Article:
Chinese folklore encompasses the folklore of China, and includes songs, poetry, dances, puppetry, and tales. It often tells stories of human nature, historical or legendary events, love, and the supernatural. The stories often explain natural phenomena and distinctive landmarks.[1] Along with Chinese mythology, it forms an important element in Chinese folk religion.

FolktalesEdit

 
The reunion of The Cowherd and the Weaver Girl. Artwork in the Summer Palace in Beijing.

The main influences on Chinese folk tales have been Taoism, Confucianism and Buddhism. Some folktales may have arrived from Germany when Grimm brothers had contributed some materials for the folktales regard to the country life of the German dwellers since the 1840s;[2] others have no known western counterparts, but are widespread throughout East Asia.[3] Chinese folktales include a vast variety of forms such as myths, legends, fables, etc. A number of collections of such tales, such as Pu Songling's Strange Stories from a Chinese Studio, now remain popular.

Each Chinese folktale includes the representation of various objects and animals and uses symbolic messages through its characters and usually strives to convey a message that instills the reader with some sort of virtuous insight. These messages are vital to Chinese culture and through these folktales, they will be passed down to future generations to also learn from.[4]

AnimalsEdit

The Great Race is a folk story that describes the creation of the Chinese zodiac calendar that includes twelves animals each representing a specific year in a twelve-year cycle.

Chinese folklore contains many symbolic folk meanings for the objects and animals within the folktales. One example of this is the symbolic meaning behind frogs and toads. Toads are named Ch'an Chu in Chinese, a folklore about Ch'an Chu illustrates the toad imports the implication of eternal life and perpetual. Chinese folklore unfolds the story of a Ch'an Chu (toad) is saved by Liu Hai, who is a courtier in ancient Chinese period. For recompense the gratitude to Liu Hai, Ch' an Chu divulge the secret of eternal life and being immortal to Liu Hai. And this is the origin of Ch' an Chu as a symbol of eternal in traditional Chinese folklore culture.[5]

In the "Chinese myth of the Moon Goddess, Chang'e", frogs and toads are a symbol of wealth and prosperity as well as symbolize fertility, regeneration, yin, and immortality. It is said that there were ten suns exposing the earth in the ancient times. Hou Yi who was an archer as well as the husband of Chang'e, he shot down nine suns from the sky with his bow and arrow. For expressing gratitude god rewarded him with pill which is an immortal elixir. But Chang'e took the pill for in avarice and she transformed into a three-legged Ch'an Chu and eventually flew to the moon. Hou Yi loved his wife so much that God allowed him to reunite annually with Chang'e at moment of the full moon on the 15th of August in Chinese lunar calendar, which is the celebration of Mid-Autumn Festival. From then on, the moon and Chang'e relate to the toad comprise the significance eternal and reunion.[6]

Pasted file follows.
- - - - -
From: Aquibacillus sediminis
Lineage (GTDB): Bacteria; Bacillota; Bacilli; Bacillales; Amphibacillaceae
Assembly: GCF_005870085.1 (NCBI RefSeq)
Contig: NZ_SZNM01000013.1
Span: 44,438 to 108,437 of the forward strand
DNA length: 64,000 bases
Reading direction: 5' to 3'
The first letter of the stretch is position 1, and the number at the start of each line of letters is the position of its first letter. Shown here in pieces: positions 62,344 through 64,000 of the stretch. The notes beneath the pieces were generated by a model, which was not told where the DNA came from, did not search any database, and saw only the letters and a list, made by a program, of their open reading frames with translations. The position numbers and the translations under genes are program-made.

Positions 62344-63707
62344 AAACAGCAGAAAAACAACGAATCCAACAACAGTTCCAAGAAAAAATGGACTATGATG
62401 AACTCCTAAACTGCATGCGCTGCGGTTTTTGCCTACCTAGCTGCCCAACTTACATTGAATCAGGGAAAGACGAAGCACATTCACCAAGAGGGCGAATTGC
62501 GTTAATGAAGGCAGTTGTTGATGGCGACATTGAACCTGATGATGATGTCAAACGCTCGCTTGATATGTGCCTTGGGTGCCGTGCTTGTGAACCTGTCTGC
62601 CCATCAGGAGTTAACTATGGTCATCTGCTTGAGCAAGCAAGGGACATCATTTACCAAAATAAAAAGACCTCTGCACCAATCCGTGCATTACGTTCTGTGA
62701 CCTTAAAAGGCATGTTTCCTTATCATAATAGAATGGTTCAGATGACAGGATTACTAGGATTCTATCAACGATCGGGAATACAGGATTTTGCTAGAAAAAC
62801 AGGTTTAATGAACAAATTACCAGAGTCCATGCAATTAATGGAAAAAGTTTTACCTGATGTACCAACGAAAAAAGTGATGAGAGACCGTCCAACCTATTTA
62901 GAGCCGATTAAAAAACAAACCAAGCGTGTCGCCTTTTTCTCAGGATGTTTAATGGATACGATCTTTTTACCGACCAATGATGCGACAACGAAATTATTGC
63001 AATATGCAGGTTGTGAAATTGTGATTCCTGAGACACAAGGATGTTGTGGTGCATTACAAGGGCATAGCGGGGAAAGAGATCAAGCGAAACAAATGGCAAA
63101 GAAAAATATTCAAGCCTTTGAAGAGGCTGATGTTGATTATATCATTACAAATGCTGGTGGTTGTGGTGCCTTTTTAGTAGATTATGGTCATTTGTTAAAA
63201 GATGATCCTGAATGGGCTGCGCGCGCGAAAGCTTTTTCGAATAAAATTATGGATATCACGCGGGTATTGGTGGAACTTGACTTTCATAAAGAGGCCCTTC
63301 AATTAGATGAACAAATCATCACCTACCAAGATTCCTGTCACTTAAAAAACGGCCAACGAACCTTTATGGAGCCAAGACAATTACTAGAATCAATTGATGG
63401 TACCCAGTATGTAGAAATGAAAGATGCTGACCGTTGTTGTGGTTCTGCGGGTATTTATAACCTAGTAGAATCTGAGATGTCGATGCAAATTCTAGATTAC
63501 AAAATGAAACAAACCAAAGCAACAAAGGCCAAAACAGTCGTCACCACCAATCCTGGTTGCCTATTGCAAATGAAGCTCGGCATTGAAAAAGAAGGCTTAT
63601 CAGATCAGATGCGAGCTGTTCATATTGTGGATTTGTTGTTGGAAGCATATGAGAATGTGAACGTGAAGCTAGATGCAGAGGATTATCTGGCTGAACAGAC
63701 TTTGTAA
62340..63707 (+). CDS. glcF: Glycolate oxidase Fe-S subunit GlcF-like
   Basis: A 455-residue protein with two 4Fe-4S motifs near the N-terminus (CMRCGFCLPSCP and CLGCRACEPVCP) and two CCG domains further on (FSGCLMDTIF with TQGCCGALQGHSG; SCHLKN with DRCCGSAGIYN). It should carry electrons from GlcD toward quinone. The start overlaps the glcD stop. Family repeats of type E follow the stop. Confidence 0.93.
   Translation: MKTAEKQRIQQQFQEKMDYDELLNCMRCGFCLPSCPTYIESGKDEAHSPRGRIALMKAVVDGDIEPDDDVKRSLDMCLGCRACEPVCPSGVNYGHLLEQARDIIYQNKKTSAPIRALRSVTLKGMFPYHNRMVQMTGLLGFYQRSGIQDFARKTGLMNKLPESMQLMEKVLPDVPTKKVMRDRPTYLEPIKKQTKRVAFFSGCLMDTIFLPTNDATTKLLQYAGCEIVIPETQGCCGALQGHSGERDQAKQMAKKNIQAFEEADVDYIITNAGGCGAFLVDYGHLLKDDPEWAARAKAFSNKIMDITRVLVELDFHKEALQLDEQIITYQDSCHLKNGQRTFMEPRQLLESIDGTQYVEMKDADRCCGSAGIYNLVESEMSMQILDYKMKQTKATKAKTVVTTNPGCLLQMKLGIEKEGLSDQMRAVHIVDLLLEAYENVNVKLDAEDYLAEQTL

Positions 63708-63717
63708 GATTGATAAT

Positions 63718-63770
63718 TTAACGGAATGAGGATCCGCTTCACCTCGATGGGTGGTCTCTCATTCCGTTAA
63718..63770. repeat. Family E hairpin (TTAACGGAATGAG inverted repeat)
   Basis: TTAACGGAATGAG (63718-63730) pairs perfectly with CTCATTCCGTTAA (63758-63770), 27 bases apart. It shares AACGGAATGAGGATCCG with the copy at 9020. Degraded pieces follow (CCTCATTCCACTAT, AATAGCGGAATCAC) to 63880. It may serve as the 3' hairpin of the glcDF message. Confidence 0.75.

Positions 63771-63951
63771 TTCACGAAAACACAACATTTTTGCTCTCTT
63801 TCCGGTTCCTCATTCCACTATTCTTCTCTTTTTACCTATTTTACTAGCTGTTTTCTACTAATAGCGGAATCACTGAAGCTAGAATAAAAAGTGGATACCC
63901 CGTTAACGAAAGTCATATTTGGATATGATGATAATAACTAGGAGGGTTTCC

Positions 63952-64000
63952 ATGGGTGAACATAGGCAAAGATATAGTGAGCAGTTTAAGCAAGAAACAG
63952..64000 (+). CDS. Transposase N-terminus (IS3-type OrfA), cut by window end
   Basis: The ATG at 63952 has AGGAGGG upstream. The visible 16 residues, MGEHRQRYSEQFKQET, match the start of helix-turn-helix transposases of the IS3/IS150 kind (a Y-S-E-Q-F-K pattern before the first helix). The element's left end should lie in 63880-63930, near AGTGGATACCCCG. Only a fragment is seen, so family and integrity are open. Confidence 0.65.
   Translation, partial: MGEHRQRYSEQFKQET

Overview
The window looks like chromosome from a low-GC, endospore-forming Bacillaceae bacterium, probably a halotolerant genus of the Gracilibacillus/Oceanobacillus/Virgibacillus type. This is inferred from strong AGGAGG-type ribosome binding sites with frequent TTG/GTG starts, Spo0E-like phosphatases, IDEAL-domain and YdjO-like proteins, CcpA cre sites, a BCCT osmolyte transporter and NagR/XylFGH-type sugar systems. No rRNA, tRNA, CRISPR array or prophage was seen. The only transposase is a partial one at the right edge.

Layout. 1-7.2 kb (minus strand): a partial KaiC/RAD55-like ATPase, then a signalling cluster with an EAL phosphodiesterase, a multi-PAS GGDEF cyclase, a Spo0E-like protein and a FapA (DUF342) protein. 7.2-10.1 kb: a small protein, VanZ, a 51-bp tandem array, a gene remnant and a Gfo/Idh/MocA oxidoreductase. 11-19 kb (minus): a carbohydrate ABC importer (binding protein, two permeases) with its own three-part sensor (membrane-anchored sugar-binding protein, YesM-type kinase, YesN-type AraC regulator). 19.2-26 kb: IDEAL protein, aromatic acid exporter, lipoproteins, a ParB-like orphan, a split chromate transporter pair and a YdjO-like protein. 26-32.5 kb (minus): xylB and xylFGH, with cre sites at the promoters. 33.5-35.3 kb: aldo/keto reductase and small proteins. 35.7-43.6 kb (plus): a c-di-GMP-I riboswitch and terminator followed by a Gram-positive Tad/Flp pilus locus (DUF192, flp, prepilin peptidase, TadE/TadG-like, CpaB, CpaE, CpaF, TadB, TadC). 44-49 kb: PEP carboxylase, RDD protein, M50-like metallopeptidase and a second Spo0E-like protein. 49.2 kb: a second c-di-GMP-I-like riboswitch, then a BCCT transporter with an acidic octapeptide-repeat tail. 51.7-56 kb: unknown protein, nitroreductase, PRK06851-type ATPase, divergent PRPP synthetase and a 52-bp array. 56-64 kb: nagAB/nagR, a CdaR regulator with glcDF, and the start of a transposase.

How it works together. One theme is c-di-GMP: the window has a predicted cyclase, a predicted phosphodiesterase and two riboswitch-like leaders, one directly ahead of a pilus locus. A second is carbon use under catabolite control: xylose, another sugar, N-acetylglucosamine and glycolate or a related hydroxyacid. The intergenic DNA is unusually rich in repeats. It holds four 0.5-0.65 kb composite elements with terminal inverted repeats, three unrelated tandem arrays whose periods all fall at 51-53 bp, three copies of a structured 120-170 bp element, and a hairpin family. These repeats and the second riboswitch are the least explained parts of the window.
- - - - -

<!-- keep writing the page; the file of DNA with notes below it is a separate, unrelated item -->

Study of Chinese folkloreEdit

Around the 1910s, Chinese folklore began to gain popularity as an area of study with the movement to formally adopt Vernacular Chinese as the language of education and literature. Because Vernacular Chinese was the dialect in which most folklore was created, this movement brought to scholars' attention to the influences that Vernacular Chinese folklore had upon classical literature. Hu Shih of the Peking University, who had published several articles in support of the adoption of Vernacular Chinese, concluded that when Chinese writers drew their inspiration from folk traditions such as traditional tales and songs, Chinese literature experienced a renaissance. When writers neglected these sources, they lost touch with the people of the nation. A new emphasis on the study of folklore, Hu concluded, could therefore usher in a new renaissance of Chinese literature.[3]

The Folksong Studies Movement became a key contributor to establishing Chinese folklore as a modern academic discipline. This movement was founded by students and professors at Peking University in 1918. They were successful in creating a field of study that focused on literature pertaining to Chinese folklore and attempted to bring to light the early traditions and culture of Chinese folklore in order to reestablish China's national spirit.;[7] The May Fourth Movement is a historical event in 1919 relating to the collecting and recording of historical folklore literary in both rural and urban areas in China. This movement was composed of researchers from the folklore realm and also included a large proportion of students. Folklores collections in the May Fourth Movement had a broad coverage of a wide territory level in China, that including not only the ethnic Han which forms the majority of Chinese but also the minority areas of China.[8] Folksongs collections were held by the Peking University one year before the May Fourth Movement, started in 1918.[9] It is claimed that folksongs as one of the significant part in the integration of folklore culture, contains the traditional ideology of in the early twentieth century of China, as well as a functional tool to convey the sprit of socialism and communism after the Liberation period.[10]